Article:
News

Plant genetics research at the University of Georgia spans schools, departments, disciplines, and centers. From the College of Agricultural and Environmental Sciences (CAES) to Franklin College of Arts and Sciences, the Plant Center to the Institute of Plant Breeding, Genetics & Genomics and more, UGA faculty with genetics expertise are seeking plant-based solutions to societal challenges. (Photo by Andrew Davis Tucker) CAES News
How UGA plant geneticists are tackling the climate crisis
With record-breaking temperatures and extreme weather escalating, the threats posed by climate change are intensifying — but the plants of tomorrow could help us meet the massive challenges of our warming planet. Plant genetics research at the University of Georgia spans schools, departments, disciplines and centers. From the College of Agricultural and Environmental Sciences to Franklin College of Arts and Sciences, UGA faculty with genetics expertise are seeking plant-based solutions to societal challenges.
Researchers in UGA’s Regenerative Bioscience Center harness the body’s natural healing ability and turn it up to 11. CAES News
Rebuilding the brain
In most respects, May 6, 2022, was a typical school day for Amy Paulk Grist. Tift County High School buzzed with end-of-the-year activities. Tift County is the only high school serving Tifton, Georgia, a mostly rural community off I-75, just an hour north of the Florida border. A veteran economics teacher of more than a decade, Amy was wrapping up another successful year at the high school of nearly 2,300 students when her vision started to blur. Something wasn’t right.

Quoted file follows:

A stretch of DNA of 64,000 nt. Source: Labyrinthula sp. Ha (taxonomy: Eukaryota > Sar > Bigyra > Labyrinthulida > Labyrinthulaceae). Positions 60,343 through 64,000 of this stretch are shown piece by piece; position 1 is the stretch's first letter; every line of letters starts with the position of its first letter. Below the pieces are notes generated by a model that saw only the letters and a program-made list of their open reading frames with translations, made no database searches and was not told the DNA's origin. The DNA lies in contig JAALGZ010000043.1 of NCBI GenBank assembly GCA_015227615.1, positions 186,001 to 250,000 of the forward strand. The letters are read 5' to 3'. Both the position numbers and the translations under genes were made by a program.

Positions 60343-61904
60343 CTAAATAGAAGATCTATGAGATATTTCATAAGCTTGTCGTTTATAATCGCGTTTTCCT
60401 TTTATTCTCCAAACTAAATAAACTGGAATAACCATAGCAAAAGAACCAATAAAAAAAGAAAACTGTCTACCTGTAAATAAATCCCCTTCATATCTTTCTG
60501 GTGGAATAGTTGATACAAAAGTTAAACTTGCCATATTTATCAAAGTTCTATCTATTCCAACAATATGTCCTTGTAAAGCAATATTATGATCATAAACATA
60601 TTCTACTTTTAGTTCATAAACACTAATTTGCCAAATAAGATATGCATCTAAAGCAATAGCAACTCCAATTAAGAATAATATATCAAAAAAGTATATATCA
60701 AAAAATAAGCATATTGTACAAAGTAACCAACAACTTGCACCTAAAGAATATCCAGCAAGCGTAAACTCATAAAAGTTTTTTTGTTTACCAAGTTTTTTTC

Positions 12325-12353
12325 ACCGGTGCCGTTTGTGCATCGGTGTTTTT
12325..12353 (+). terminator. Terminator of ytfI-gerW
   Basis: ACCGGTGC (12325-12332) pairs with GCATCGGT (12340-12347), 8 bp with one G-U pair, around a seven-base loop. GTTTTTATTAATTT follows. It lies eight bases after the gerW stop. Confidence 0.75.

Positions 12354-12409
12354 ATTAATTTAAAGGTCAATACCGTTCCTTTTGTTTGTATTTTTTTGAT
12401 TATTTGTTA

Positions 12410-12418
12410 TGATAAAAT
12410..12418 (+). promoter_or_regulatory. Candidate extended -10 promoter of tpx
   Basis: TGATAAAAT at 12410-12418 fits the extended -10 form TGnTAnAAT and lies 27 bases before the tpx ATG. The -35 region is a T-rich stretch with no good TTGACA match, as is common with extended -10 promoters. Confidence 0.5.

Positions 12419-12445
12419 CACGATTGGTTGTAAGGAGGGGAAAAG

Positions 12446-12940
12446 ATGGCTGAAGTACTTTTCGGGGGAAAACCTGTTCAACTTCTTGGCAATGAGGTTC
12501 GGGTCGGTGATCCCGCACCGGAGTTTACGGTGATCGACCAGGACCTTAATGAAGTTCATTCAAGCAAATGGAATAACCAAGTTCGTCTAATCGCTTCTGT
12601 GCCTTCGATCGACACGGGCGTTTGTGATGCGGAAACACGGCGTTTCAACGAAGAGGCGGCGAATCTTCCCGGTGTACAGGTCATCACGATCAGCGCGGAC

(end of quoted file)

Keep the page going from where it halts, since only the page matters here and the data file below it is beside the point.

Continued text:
A new study from the USDA Agricultural Research Service and UGA College of Agricultural and Environmental Sciences has found that pearl millet, an annual grass suited for conditions in the Southeast U.S., is a good food source for some pollinators. CAES News
Pearl millet wins approval from honey bees and other pollinators
Pearl millet, an annual grass used for grain and forage, can be a good food source for honey bees and hover flies, according to a recent study. The U.S. Department of Agriculture Agricultural Research Service and University of Georgia College of Agricultural and Environmental Sciences researchers studied the impact of pearl millet as a source of insect food by surveying insects collecting and consuming the sucrose-rich pollen of this crop.
McHugh on Sapelo May 2024 web CAES News
CAES entomologist named distinguished professor for work in insect biodiversity
For Joseph McHugh, a career as an entomologist was never in question: He became fascinated by insects and their diversity in grade school and his passion never wavered. This year, his internationally recognized leadership in the field he loves was rewarded as he was named the Herbert H. and Jean A. Ross Memorial Distinguished Professor of Insect Systematics and Evolutionary Biology at the University of Georgia College of Agricultural and Environmental Sciences.
CAES UGA GrandFarm SiteVisit May 2024 SeanMontgomery 17 Web CAES News
UGA and Grand Farm announce agriculture innovation partnership in Perry, Georgia